- It is surrounded by mountain-taiga landscapes, which are also protected to preserve their natural state.
- There are more than 30 rocky islands in Lake Baikal. One of them, Olkhon island is the world’s third-largest island in a lake. Its surface area is 730 km2 (280 sq mi). The lake islands larger than Olkhon are:
- Manitoulin Island in Lake Huron, Canada – 2,766 km2 (1,068 sq mi)
- René-Levasseur Island in the Manicouagan Reservoir, Quebec, Canada – 2,000 km2 (770 sq mi)
- Lake Baikal’s average surface temperature has risen by almost 1.5 °C (2.7 °F) in the last 50 years. As a result, the period when the lake is covered by ice is shorter now.
Lake Baikal from space
In the edition below of Earth from Space, presented by Kelsea Brennan-Wessels from the ESA Web-TV virtual studios, the Sentinel-3A satellite takes us over southern Siberia and the world’s largest freshwater lake: Lake Baikal.
Location of the Lake Baikal
List of the deepest lakes in the world
Here is the list of the 30 deepest lakes in the world and their deepest points:
#. Name :: Country :: Region :: Depth (meters) :: Depth (feet)
- Lake Baikal :: Russia :: Siberia :: 1,642 :: 5,387
- Tanganyika :: Tanzania, Democratic Republic of the Congo, Burundi, Zambia :: Central Africa :: 1,470 :: 4,823
- Caspian Sea :: Iran, Russia, Turkmenistan, Kazakhstan, Azerbaijan :: 1,025 :: 3,363
- Vostok :: Antarctica :: ~1,000 :: ~3,300
- O’Higgins-San Martín :: Chile, Argentina :: Aysén (Chile), Santa Cruz (Argentina) :: 836 :: 2,742
- Malawi :: Mozambique, Tanzania, Malawi :: 706 :: 2,316
- Issyk Kul :: Kyrgyzstan :: 668 :: 2,192
- Great Slave :: Canada :: Northwest Territories :: 614 :: 2,015
- Crater :: United States :: Oregon :: 594 :: 1,949
- Matano :: Indonesia :: Sulawesi :: 590 :: 1,936
- General Carrera-Buenos Aires :: Chile, Argentina :: 586 :: 1,923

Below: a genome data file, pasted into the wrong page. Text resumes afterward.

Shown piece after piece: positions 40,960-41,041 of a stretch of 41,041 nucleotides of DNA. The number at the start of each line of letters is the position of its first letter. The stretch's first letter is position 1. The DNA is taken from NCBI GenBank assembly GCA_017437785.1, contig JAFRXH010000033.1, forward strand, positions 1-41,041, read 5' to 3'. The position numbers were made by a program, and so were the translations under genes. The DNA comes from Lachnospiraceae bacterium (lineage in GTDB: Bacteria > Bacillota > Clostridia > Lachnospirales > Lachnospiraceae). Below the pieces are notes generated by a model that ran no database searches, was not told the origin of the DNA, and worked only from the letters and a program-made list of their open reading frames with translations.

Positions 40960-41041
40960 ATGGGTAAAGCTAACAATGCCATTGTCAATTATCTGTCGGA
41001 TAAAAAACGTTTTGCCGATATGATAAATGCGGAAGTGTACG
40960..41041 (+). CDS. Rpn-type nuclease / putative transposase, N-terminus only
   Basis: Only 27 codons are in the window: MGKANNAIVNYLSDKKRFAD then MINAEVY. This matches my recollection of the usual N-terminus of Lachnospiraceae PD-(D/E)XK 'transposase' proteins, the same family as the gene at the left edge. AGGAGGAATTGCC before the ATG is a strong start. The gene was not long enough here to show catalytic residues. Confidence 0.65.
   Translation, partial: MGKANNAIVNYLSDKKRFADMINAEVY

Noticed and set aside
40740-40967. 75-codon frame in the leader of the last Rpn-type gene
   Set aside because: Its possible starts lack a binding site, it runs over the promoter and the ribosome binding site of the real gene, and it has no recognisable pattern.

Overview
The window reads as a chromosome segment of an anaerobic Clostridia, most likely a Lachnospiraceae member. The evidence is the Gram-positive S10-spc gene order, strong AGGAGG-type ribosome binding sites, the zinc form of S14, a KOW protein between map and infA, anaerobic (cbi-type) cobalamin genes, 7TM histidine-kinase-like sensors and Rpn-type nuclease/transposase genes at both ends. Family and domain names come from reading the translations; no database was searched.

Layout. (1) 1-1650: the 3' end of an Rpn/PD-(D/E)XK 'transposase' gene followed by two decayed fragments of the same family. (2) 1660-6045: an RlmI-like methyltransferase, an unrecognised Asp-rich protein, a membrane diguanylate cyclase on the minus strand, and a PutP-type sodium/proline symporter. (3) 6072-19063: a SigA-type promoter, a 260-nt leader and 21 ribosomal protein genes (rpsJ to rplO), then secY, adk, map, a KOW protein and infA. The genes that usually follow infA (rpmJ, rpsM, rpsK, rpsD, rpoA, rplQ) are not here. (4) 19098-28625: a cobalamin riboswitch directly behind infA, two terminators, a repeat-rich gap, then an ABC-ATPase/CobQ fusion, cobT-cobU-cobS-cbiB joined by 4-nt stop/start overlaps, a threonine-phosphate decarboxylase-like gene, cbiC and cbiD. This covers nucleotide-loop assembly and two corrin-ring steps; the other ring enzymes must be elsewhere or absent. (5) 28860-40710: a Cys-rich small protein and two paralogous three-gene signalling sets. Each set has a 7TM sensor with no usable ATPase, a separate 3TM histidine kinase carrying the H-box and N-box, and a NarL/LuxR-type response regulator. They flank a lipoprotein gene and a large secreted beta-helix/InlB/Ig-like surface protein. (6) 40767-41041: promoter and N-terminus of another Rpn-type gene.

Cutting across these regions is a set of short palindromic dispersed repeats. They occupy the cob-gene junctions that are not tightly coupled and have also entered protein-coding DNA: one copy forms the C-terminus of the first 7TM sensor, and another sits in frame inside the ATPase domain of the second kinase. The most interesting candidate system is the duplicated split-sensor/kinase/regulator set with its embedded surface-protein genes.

- Hornindalsvatnet :: Norway :: Sogn og Fjordane :: 514 :: 1,686
- Quesnel :: Canada :: British Columbia :: 506 :: 1,660
- Toba :: Indonesia :: Sumatra :: 505 :: 1,657 and Sarez :: Tajikistan :: 505 :: 1,657
- Tahoe :: United States :: California, Nevada :: 501 :: 1,645
- Argentino :: Argentina :: Santa Cruz (Patagonia) :: 500 :: 1,640
- Kivu :: Democratic Republic of the Congo, Rwanda :: 480 :: 1,575
- Grand :: Canada :: Newfoundland :: 475 :: 1,558
- Mjøsa :: Norway :: Hedmark, Oppland and Akershus counties :: 468 :: 1,535
- Salsvatn :: Norway :: Nord-Trøndelag county :: 464 :: 1,523 and Nahuel Huapi :: Argentina :: Rio Negro, Patagonia :: 464 :: 1,523
- Hauroko :: New Zealand :: Southland (South Island) :: 462 :: 1,516
- Cochrane / Pueyrredón :: Chile, Argentina :: Aysén (Chile), Santa Cruz (Argentina) :: 460 :: 1,509 and Tinnsjø :: Norway :: Telemark county :: 460 :: 1,509
- Adams :: Canada :: British Columbia :: 457 :: 1,499
- Chelan :: United States :: Washington (state) :: 453 :: 1,486
- Van :: Turkey :: 451 :: 1,480
- Poso :: Indonesia :: Sulawesi :: 450 :: 1,476
- Fagnano :: Argentina, Chile :: Tierra del Fuego :: 449 :: 1,473
- Great Bear :: Canada :: Northwest Territories :: 446 :: 1,463
- Manapouri :: New Zealand :: Southland (South Island) :: 444 :: 1,457
- Te Anau :: New Zealand :: Southland (South Island) :: 425 :: 1,390